Series: What's Under the Dementia Umbrella?
Part 4.1: Pick’s Disease Overview and Breakdown
In this series we are taking an in-depth look at the various types of dementia and how to improve treatment in a long-term care setting. There are several lesser known dementias affecting our seniors. As part of their care team we need to educate ourselves on how to better understand and meet the needs of those living with these dementias.
We have a large amount of important information to share with you concerning Pick’s Disease, or Frontotemporal Dementia, so we’ve opted to break it down into three shorter posts. Today we’ll take an overview of what FTD is and how it affects the brain.
Pick’s Disease, aka Frontotemporal Dementia (FTD)
You may have heard FTD referred to as frontotemporal disorders, frontotemporal degenerations, frontal lobe disorders or Pick’s Disease. Arnold Pick, in 1892, was the first physician to identify symptoms affecting language in a patient whose brain, after death, was found to have shrunk.
The name and classification of this dementia refers to a progressive loss of nerve cells in the brain’s frontal and temporal lobes. Let’s take a look at what these parts of the brain do.
The frontal lobes are involved in motor function, problem solving, spontaneity, memory, language, initiation, judgment, impulse control and social and sexual behavior. They also help people to understand another person’s perspective.
The two temporal lobes have very different functions and it’s important to remember that dementia will rarely attack the brain symmetrically. The left lobe controls vocabulary, speech production and comprehension, helps interpret visual data and processes speech. When a resident has damage to their left temporal lobe, they experience difficulty understanding. This is often initially attributed to hearing and visual problems while the real issue is comprehension.
The right temporal lobe handles the recognition and interpretation of sound. It also processes nonverbal memories, such as pictures, visual scenes, routes or directions, familiar faces and music. Usually the right side is less affected by dementia than the left. The person can still respond well to rhythm, pitch and tone and perform automatic social chitchat such as, “Hi. How are you?”, “I’m fine and you?” and use words that are strongly tied to emotion. Unfortunately, these words tend to be ugly—curses and ethnic or religious epithets.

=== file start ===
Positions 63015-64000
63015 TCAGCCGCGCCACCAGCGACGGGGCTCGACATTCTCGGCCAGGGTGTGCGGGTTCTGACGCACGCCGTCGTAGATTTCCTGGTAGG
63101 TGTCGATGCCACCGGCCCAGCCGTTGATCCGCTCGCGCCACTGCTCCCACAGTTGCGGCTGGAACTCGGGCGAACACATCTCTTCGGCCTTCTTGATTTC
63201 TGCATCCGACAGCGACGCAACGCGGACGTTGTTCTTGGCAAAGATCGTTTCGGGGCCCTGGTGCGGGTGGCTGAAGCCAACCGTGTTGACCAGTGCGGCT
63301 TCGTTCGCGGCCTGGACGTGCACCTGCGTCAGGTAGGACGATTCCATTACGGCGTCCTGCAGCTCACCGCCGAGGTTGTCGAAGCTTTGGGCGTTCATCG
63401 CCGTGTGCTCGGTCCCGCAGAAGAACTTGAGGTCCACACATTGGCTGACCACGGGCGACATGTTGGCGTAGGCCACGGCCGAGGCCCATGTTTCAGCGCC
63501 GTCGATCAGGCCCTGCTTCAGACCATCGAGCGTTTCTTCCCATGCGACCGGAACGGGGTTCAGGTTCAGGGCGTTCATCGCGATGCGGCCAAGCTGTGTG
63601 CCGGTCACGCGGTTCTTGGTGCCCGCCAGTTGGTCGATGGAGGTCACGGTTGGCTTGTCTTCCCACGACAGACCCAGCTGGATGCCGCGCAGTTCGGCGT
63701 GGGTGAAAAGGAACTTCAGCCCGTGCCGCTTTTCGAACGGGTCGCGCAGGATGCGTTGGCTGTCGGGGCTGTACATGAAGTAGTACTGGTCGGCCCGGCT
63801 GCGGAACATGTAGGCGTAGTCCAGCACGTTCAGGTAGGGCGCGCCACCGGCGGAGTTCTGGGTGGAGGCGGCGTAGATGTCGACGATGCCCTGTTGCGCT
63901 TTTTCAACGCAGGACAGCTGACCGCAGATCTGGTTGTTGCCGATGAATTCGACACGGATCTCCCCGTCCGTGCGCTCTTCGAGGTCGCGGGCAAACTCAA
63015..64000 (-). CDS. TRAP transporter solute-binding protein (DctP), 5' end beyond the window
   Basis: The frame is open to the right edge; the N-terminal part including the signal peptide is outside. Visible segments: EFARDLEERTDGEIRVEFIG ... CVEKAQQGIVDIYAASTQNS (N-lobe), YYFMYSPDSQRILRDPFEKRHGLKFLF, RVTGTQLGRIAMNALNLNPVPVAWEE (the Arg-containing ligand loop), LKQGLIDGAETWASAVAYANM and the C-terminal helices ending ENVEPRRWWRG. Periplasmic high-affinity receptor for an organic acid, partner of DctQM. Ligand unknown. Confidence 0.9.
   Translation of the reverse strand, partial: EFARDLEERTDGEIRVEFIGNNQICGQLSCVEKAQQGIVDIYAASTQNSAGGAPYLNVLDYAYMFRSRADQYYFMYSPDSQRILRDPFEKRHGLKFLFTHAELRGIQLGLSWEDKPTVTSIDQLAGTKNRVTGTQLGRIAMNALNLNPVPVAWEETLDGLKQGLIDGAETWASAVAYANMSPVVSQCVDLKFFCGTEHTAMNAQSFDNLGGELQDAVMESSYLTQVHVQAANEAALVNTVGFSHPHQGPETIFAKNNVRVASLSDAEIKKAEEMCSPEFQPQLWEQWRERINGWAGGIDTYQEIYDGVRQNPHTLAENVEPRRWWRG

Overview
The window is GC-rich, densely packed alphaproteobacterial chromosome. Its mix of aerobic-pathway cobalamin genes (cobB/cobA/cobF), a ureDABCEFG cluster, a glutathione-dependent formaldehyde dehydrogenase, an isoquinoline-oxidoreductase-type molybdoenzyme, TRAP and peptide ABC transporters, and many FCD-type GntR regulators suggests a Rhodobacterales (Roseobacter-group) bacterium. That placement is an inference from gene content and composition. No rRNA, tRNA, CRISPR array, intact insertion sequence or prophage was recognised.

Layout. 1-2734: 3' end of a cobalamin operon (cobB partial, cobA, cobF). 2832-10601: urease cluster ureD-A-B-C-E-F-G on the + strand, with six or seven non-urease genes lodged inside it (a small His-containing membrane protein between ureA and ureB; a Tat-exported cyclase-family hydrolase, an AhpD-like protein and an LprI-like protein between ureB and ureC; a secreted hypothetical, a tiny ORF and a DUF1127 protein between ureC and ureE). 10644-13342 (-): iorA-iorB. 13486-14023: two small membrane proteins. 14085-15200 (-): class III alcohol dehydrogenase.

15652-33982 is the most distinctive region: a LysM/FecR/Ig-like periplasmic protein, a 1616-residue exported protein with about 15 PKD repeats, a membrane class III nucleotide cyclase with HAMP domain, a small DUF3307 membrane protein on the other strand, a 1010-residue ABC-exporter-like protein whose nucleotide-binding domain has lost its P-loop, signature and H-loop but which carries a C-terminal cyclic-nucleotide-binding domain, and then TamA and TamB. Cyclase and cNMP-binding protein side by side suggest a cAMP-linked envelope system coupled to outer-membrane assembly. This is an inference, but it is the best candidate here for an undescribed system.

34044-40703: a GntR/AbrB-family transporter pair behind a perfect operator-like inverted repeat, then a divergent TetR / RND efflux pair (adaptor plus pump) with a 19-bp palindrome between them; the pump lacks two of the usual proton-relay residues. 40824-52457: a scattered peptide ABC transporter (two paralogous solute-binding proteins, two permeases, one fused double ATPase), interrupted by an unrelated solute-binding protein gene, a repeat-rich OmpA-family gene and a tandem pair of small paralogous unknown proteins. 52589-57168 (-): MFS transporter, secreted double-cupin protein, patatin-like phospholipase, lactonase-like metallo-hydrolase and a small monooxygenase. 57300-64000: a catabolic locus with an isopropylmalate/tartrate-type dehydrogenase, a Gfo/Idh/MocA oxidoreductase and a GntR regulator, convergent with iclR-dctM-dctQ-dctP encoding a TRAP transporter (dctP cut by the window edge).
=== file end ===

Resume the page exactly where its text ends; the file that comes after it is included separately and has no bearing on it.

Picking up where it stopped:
The Alzheimer’s Association explains frontotemporal dementia this way:
“There are a number of different diseases that cause frontotemporal degenerations. The two most prominent are 1) a group of brain disorders involving the protein tau and 2) a group of brain disorders involving the protein called TDP43. For reasons that are not yet known, these two groups have a preference for the frontal and temporal lobes that cause dementia.”
FTD is divided into three subcategories of disorders:
1. Behavior variant frontotemporal dementia (bvFTD)
In bvFTD, nerve cell loss is most highly concentrated in the areas of the brain that control conduct, judgment, empathy and foresight, leading to prominent changes in the patient’s personality and relationships. The patient can act strangely around others and cause embarrassment without knowing it or without caring about how they might make other people feel.
While this form of FTD can occur in patients young and old, the majority of are in their fifties and sixties.
2. Primary progressive aphasia (PPA)
PPA breaks down into three further subtypes, all of which affect language skill, speaking, writing and comprehension.
The semantic variant causes people to lose their ability to understand or form sentences.
The nonfluent/agrammatic variant causes hesitant, labored or ungrammatical speech.
Logopenic PPA doesn’t cause grammatical or understanding issues in conversation, but patients have difficulty finding the right words.
PPA can occur later in life, but generally onset occurs during midlife, prior to age 65.
3. Disturbances of motor (movement or muscle) function
This form of FTD is also broken down further into three disorders that involve changes in muscle or motor functions but lack the behavior and language problems associated with bvFTD and PPA.
Amyotrophic lateral sclerosis (ALS), widely known as Lou Gehrig’s, is a motor neuron disease that causes muscle weakness or wasting.
Corticobasal syndrome causes stiffness or a lack of coordination in the arms and legs.
Progressive supranuclear palsy (PSP) affects eye movement and posture. It also leads to difficulty walking and stiffness in the muscles.
According to the Alzheimer’s Association, “both bvFTD and PPA are far less common than Alzheimer’s disease in those over age 65 years. However, in the 45 to 65 age range, bvFTD and PPA are nearly as common as younger-onset Alzheimer’s. Only rough estimates are available, but there may be 50,000 to 60,000 people with bvFTD and PPA in the United States, the majority of whom are between 45 and 65 years of age.”
In our next post, we’ll look at the symptoms associated with FTD. Learn more online: Frontotemporal Disorders Guide from the National Institute on Aging (NIA).